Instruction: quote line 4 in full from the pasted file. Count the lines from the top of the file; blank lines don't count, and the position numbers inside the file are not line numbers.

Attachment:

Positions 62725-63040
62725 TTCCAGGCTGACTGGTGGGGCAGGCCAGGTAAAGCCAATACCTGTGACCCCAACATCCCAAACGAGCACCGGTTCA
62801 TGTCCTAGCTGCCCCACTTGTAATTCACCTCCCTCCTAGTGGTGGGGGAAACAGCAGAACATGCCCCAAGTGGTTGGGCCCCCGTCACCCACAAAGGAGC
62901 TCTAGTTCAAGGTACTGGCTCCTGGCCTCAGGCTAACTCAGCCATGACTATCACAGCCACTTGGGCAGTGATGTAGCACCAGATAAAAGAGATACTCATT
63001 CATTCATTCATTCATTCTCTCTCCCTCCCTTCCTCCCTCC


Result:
62901 TCTAGTTCAAGGTACTGGCTCCTGGCCTCAGGCTAACTCAGCCATGACTATCACAGCCACTTGGGCAGTGATGTAGCACCAGATAAAAGAGATACTCATT